Petrucciani, Michel, jazz pianist; b. Orange, France, Dec. 28, 1962; d. N.Y., Jan. 6, 1999. He suffered from calcium deficiency osteogenesis imperfecta (“glass bones”) and was about three feet tall and had to be carried to the piano. His father was a jazz guitarist. Michel played with his two older brothers, Philippe (guitarist) and Louis (bassist), in a family band. At age four, he was playing drums, but saw Duke Ellington on TV and decided to switch to piano. He was influenced by Bill Evans and Lennie Tristano. By age 15, he was playing with Kenny Clarke and accompanied touring artists such as Clark Terry. He toured France in the early 1980s; following a visit to N.Y., he moved full-time to the U.S. in 1982. His first U.S. appearance was as a guest of Lee Konitz’s nonet at SUNY in Purchase, N.Y. When Konitz announced that a friend from France was coming out, the audience was pleasantly surprised to see a young woman, more surprised when she seemed to be carrying a baby, and astounded when the “baby,” seated at the piano, played a terrific solo on “Cherokee”! (The woman was his wife of the time; he was married and divorced several times.) He played in Charles Lloyd’s comeback band in 1982, recording and touring Europe with him, then made an infamous Blue Note appearance in 1983 and a heralded appearance at the Kool Jazz Festival in 1984. Petrucciani subsequently recorded with Wayne Shorter, Jim Hall, and cut many albums as a leader. He did a two-year solo tour all over Europe and Latin America (1995–96). He played with Lloyd again in 1996 at the Iridium in N.Y. and was in N.Y. to play at Birdland (1997) with Steve Gadd and Anthony Jackson. In July 1997, he appeared in Paris, Wiesbaden, Germany, and the Juan les Pins festival.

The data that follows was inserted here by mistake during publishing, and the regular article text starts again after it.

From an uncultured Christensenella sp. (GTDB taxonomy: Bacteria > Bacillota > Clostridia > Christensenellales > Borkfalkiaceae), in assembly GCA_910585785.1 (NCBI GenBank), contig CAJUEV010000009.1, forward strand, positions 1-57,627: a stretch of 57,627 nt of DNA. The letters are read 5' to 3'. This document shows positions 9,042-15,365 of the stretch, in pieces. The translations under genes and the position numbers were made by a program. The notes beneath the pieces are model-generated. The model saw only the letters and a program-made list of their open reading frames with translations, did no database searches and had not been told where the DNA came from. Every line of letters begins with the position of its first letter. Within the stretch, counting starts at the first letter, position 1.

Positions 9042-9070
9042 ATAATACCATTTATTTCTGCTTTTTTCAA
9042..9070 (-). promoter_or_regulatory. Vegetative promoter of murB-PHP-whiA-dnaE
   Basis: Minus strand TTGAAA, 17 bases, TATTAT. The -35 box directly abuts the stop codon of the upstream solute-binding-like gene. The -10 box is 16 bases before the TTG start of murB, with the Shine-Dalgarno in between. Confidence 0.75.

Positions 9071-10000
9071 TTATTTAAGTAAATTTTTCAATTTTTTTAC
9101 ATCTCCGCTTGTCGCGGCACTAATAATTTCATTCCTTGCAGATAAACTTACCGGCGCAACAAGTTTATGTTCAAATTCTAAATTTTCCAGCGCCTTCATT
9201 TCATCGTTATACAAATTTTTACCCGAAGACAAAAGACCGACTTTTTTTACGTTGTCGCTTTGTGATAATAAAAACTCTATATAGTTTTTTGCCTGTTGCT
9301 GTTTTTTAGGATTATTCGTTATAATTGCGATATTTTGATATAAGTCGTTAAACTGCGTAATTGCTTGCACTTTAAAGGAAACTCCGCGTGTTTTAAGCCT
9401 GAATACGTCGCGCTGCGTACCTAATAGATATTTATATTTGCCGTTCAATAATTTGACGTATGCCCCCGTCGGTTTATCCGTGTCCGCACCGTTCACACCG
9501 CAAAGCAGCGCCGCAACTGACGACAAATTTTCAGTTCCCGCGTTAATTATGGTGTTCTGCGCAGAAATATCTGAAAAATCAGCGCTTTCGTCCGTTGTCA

Michel Petrucciani Trio (1981); Date with Time (1981); Toot Suite (1982); Oracle’s Destiny (1982); 100 Hearts (1983); Note ’n Notes (1984); Live at the Village Vanguard (1984); Pianism (1985); Cold Blues (1985); Power of Three (1986); Michel Plays Petrucciani (1987); Music (1989); Playground (1991); Live (1991); Promenade with Duke (1993); Marvellous (1994).
—Lewis Porter/Music Master Jazz and Blues Catalogue